Tim Osborne, GML’s Chief Executive, said: “The Advocate-General has rightly endorsed the Court of Appeal ruling, which is thorough, well-reasoned and correct. He underlines that the Russian Federation is bound by the treaties it signs, and cannot escape the rule of law. We are confident that the Supreme Court of The Netherlands will likewise uphold the Court of Appeal’s ruling.”
In 2014, an independent international Arbitral Tribunal in The Hague ruled unanimously that the Russian state unlawfully expropriated Yukos Oil, the country’s most successful company and largest taxpayer. The Tribunal found that “Russian courts bent to the will of Russian executive authorities to bankrupt Yukos, assign its assets to a state-controlled company [Rosneft] and incarcerate a man [Mikhail Khodorkovsky] who gave signs of becoming a political competitor.”
In February 2020, The Hague Court of Appeal reinstated the Arbitral Awards, overturning a 2016 decision of The Hague District Court to set them aside. The Court of Appeal found that the Arbitral Tribunal had jurisdiction to hear the shareholders’ claims since the Russian Federation, whilst it had signed but not ratified the Energy Charter Treaty (ECT), had provisionally applied the ECT, including its provisions regarding dispute resolution. The Court of Appeal dismissed the Russian Federation’s other grounds for setting aside the Arbitral Awards.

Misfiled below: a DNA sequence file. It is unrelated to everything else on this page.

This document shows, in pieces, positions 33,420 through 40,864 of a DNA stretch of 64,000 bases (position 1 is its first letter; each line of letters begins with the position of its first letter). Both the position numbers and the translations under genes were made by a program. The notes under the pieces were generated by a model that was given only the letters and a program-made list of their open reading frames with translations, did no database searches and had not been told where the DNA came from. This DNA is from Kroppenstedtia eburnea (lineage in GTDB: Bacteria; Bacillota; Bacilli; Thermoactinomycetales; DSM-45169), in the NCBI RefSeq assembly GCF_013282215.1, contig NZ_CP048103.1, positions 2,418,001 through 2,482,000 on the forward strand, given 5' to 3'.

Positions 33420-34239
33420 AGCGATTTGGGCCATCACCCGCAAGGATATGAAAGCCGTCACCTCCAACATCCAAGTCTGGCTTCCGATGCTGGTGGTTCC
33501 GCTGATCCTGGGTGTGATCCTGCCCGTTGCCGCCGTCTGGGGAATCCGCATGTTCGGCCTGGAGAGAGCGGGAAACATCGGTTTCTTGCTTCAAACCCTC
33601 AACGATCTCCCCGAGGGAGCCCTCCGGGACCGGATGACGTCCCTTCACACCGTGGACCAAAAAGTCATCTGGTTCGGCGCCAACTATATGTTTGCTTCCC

Since Russia refuses to pay the Arbitral Awards, the former Yukos majority shareholders are enforcing them worldwide, invoking the New York Convention. This allows the shareholders to seize Russian commercial state assets in more than 160 countries. In December 2020, the Supreme Court dismissed Russia’s application to suspend enforcement of the Arbitral Awards, deciding that the former Yukos majority shareholders may continue to enforce them. Following a preliminary review of Russia’s appeal, the Supreme Court ruled that the likelihood of Russia’s arguments succeeding was not such as to warrant any suspension of enforcement.
Following recent judgments in the US and English courts, which have kept enforcement proceedings on hold since 2016, the final rejection of the Russian Federation’s appeal by the Dutch Supreme Court will allow the former Yukos majority shareholders to resume proceedings immediately in those jurisdictions.